Students on campus at Australian National University.
Photograph: Len Baglow
by Len Baglow
In response to the revelation of low completion rates among undergraduate students the Minister for Federal Education and Training, Simon Birmingham, has urged students to make better choices. More to the point, students and the community need to urge Simon Birmingham to better support students.
One of the major factors leading to low completion rates is the low and decreasing levels of financial support given to students. Currently a single eligible student on Youth Allowance or Austudy living away from home receives only $437.50 per fortnight, which is about 55% of the Aged Pension rate. This is not enough to live on. The amount received by students has been trending down since the 1990s.
The 2012 study by Universities Australia found that 18% of domestic undergraduates reported “regularly going without food or other necessities because they cannot afford them”. It is little wonder that we are seeing low completion rates nationally.
One of the reasons that there has been so little outrage about the low support for students is a mistaken belief that students come from affluent homes, are young, live at home and any poverty is only a minor inconvenience that will be compensated later with higher income. In other words, students are children of the elite who don’t deserve our sympathy for crying poor.
The facts are somewhat different. Yes, there are children from rich supportive families who go to university and they tend to do quite well. Good luck to them. They are not the students most likely to drop out or defer. Even Simon Birmingham’s own department’s report tells us that it is older students who “were less likely to complete their studies.” In 2015, there were about half a million older students (25 years or over) which made up over a third of the student cohort. As the University Australia study put it succinctly, “Of those full-time domestic students who indicate that their financial situation is often a source of worry to them, 40.4% are over 25 years of age. They are more likely to be renting and to be financially unreliant on their family. The concern these students express about their financial situation is not unjustified and has real, negative outcomes for them: they are around three times as likely to have had to defer because of finances at some point than are others.”
A second reason that there is little support for students is that the work of students in Australia is often undervalued. Study is not seen as “real work”. Anyone who has studied hard and long to master a subject knows that this is wrong. It is like saying that an elite athlete just has to turn up to the field and play, no prior training, discipline or coaching required. Yes, they might perform, but not very well and certainly not to their capacity. Our Government’s current financial support of students means that many of them must spend long hours in low skill repetitive jobs to support themselves while studying. Again, the Universities Australia study indicates that 43% of full time domestic students who work are working over 15 hours a week in such jobs to fund their learning. This is having disastrous effects on the study experience of many students. My own research of a national cohort of social work students found that nearly half of the students reported being overtired from long working hours of paid employment and over a third reported skipping classes in order to attend paid employment.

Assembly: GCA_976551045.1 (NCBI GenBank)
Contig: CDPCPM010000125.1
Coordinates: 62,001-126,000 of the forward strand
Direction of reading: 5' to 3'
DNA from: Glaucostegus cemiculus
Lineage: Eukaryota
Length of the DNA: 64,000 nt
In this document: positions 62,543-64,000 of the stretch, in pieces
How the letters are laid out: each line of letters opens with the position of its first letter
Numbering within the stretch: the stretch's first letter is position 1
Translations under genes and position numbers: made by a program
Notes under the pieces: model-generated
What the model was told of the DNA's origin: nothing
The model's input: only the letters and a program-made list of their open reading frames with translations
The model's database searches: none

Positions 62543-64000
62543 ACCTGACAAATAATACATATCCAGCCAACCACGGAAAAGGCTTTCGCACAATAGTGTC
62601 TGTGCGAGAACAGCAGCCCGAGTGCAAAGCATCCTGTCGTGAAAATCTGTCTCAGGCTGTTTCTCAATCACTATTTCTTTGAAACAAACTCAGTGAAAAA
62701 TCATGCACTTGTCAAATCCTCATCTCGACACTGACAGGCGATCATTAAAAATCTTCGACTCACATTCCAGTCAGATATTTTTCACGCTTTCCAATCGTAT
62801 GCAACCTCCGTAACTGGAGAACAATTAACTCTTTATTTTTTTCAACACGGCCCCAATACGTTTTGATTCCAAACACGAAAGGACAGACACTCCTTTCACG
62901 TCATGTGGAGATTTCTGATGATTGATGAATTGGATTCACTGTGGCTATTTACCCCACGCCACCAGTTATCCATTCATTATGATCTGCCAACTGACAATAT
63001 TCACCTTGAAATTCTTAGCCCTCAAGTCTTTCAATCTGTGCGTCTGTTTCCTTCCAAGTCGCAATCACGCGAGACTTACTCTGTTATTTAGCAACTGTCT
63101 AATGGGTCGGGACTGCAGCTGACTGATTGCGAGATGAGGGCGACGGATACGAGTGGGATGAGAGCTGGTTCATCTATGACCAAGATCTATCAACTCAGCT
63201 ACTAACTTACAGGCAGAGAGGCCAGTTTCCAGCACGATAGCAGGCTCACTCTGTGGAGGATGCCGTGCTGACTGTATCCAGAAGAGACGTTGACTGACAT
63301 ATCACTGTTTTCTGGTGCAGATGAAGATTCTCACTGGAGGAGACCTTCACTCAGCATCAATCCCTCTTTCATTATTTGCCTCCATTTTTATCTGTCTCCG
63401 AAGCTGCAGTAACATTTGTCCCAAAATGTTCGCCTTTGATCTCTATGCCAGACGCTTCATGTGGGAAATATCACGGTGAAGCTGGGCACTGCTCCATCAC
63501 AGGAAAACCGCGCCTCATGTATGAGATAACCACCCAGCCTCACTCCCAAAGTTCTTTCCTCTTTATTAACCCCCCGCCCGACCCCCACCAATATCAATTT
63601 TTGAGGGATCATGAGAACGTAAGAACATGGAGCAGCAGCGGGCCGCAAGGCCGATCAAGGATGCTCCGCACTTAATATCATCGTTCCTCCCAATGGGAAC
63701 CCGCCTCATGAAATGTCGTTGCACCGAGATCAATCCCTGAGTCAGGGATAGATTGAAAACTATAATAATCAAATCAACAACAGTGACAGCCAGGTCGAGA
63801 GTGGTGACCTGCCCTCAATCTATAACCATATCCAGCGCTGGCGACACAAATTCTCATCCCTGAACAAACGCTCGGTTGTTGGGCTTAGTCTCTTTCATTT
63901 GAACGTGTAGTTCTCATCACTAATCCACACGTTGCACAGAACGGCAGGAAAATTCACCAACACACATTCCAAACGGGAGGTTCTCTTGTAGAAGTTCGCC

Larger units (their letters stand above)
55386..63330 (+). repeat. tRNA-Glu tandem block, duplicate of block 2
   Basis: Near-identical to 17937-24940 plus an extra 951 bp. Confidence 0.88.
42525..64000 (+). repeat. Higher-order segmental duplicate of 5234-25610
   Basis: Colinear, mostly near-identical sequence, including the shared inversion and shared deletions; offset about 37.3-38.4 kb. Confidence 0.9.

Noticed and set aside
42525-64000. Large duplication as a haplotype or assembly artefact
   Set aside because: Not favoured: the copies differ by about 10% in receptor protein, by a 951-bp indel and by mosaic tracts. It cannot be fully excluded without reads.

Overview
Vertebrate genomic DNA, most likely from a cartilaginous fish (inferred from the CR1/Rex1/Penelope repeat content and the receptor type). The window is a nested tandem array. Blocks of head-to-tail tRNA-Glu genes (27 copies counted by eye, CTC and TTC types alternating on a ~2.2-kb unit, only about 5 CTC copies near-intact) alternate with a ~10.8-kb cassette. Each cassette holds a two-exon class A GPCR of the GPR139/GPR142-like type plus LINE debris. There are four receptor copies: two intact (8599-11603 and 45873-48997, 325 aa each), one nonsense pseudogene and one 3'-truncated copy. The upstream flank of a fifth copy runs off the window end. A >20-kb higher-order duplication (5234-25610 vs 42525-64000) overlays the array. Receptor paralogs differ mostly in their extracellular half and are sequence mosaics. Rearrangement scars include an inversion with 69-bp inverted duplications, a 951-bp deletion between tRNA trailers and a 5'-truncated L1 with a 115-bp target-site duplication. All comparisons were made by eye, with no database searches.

Finally, Government is suspicious of higher education. Done well, higher education just doesn’t produce better workers, it also produces more critical thinkers. Critical thinkers can see through the twisted logic, half-truths and downright lies of many in the political class. They can see the hidden messages under the message. They can see behind the paternal concern for students in Senator Birmingham’s media release about student’s making good choices, to the reality that this Government has made it harder for students. You can’t make good choices when real opportunities are denied.
So, if this Government was serious about improving retention rates at University they would immediately move to increase Austudy and Youth Allowance to be in line with Pensions. Anything less is selling students short.
Len Baglow is a policy advocate with qualifications in both social work and urban and regional planning. In recent years, he has been involved in refugee and asylum seeker policy, income support policy, housing policy and child protection policy. He is particularly passionate about the growing poverty and disadvantage of students from poorer backgrounds who are attempting further education.